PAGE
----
Pacepacker robots deep dive into BDUs

The average human arm measures just 63.5 centimetres. This makes placing heavy loads of products into deep food Bulk Display Units (BDUs) challenging and subjects manual handlers to high risk of repetitive strain injuries. Torso twisting and bending to reach into low corners is especially hazardous when repeated throughout the working day.

With BDUs being an increasingly common sight on the retail shop floor nowadays - particularly within wholesale and supermarket fresh produce aisles -Pacepacker Services regularly recommends switching to a robotic option.

Combining palletising reach and payload with gentle case-loading end-of-arm tooling, these BDU robots are far less risk adverse, and can also significantly reduce product waste from bruising and damaged packaging, notes Pacepacker's Automation Solution Team Manager, Ian Merchant. Examining the basic physics of palletising and the torque required to support the weight being moved, robots provide the logical approach, and overcome the issue of poor body mechanics and risk of back strain.

Ian says: "If you compare the reach of the FANUC M410 robot, at 3.1 metres it's almost five times the reach of the average human arm. When working in a confined space, which most end-of-line palletising BDU cells are, moving shaped or unstable loads and excessive weights when stooping and twisting will increase the likelihood of workforce injuries. BDUs are typically 1 metre high by 1.2 metres in depth. Even with the front access gate open, reaching repeatedly into the back corners to place and layer sacks of potatoes or other root vegetables weighing anything from 2kg upwards will take its toll on even the strongest person's body. Yet, if you drop product in from a height, you increase the risk of product bruising leading to unhappy customers and consumers. Both these scenarios impact profitability."

Used in many palletising applications, the M410 robot can effortlessly handle anything from 25kg potato sacks, to tubs of animal feed and bales of pet bedding. Other robots, like the M20 or M710, can easily circumnavigate a 1m-unit wall and reach into the furthest and nearest corners.

The type of end effector used will vary by application. But with 80+ to choose from, including multifunctional tools, there are plenty of options. For bulky agricultural products, Pacepacker created a special cradle gripper and this is proven to work especially well for loading BDUs.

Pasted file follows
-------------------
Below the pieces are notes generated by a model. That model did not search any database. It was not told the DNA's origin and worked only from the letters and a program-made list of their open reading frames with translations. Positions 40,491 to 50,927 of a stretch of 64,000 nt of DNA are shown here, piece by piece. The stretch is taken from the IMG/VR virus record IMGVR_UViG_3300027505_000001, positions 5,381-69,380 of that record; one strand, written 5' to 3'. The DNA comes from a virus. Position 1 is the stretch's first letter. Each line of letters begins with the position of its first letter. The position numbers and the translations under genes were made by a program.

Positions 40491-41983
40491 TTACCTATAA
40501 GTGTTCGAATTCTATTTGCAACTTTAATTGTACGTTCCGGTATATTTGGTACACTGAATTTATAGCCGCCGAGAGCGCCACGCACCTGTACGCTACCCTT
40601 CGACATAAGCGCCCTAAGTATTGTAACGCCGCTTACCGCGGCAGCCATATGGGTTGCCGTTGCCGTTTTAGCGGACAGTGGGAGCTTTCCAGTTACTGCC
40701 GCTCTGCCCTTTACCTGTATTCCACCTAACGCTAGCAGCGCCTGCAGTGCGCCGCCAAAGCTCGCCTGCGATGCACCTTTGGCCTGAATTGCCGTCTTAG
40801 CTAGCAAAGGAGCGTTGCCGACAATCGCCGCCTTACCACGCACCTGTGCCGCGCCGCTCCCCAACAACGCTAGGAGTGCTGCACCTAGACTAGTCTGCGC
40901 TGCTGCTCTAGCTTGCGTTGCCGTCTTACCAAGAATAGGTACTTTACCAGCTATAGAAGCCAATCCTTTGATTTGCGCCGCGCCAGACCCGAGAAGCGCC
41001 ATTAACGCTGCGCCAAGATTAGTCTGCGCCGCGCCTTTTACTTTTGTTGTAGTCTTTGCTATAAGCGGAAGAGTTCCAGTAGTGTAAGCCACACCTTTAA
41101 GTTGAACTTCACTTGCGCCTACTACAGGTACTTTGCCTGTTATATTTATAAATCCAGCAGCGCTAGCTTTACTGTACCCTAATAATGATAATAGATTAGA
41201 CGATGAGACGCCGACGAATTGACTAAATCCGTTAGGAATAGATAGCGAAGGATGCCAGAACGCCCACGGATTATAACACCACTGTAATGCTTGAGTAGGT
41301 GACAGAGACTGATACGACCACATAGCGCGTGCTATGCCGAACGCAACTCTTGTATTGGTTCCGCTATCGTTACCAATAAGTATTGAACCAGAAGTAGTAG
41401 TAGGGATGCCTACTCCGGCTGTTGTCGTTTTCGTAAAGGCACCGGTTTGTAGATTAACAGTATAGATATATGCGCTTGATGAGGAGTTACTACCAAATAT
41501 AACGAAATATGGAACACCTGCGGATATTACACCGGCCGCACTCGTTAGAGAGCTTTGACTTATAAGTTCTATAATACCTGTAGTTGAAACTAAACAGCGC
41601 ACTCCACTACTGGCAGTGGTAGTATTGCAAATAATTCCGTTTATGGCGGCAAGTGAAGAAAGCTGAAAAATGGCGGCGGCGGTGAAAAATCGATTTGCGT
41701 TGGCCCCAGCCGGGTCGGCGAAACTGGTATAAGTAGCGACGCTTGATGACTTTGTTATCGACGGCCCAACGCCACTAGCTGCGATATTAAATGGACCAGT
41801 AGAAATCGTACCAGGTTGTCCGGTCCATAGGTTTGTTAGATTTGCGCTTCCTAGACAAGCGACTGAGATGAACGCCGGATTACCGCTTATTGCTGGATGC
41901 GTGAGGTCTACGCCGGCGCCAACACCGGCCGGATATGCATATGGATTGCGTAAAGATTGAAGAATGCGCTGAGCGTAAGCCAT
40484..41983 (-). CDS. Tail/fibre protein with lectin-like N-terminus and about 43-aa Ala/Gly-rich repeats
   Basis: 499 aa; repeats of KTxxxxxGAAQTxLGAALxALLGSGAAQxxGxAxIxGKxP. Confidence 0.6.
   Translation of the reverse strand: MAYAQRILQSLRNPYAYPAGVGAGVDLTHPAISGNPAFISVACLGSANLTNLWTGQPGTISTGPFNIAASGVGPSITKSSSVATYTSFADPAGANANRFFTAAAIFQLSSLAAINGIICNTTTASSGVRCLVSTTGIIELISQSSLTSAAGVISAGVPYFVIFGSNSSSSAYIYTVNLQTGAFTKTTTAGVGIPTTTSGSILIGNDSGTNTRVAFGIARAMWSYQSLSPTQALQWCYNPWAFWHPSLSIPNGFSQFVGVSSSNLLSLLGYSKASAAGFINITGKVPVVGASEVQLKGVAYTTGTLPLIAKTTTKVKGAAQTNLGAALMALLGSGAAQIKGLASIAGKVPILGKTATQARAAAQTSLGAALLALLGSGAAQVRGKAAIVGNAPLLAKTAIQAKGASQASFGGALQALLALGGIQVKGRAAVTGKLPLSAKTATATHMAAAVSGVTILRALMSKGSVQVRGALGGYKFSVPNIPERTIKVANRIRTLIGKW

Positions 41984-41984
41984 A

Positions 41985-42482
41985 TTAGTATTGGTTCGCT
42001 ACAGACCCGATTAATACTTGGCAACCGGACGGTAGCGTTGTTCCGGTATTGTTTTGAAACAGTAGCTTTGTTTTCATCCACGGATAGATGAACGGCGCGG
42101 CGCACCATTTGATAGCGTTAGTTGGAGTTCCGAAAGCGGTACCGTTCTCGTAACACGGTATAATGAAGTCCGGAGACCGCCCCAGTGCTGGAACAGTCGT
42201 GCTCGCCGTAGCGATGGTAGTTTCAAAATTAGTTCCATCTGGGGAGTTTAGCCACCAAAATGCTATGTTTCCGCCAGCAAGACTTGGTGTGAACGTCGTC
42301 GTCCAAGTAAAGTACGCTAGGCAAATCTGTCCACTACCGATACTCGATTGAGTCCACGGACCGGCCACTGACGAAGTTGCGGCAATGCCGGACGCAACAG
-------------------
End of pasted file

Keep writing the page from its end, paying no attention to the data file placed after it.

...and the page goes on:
Opposing finger sections

Formed of two opposing finger sections, the grippers incline and taper to form a wedge. These fingers gently lower to cradle fresh poly bags of produce, delicately moving and placing them into BDUs. The tips of the gripper are rounded to prevent bags from being pierced. However, the motion of enveloping products in a cradle style is also designed to ensure the fingers don't penetrate bags.

During the release stage, the gripper is angled to rotate and adjust according to the depth and positioning within the BDU. For corner placement, the fingers closest to the wall open, gently sliding the bag down into position.

Ian notes: "Accurate product placement is an important feature of an automated BDU loading system. A well-stacked BDU will pack more in, ensuring retailers don't have to replenish as frequently."

The award-winning Essex-based company attributes the rise in bulk displays and their popularity to the recent success of low-cost supermarkets. Ian concludes: "We anticipate that the trend for BDUs will continue to grow as retailers look to drive greater cost efficiencies throughout their business. Even if packing needs change, a robot can swiftly be adapted to perform another palletising or case loading task."

Go to www.pacepacker.com for more information about palletising and case-loading robots.

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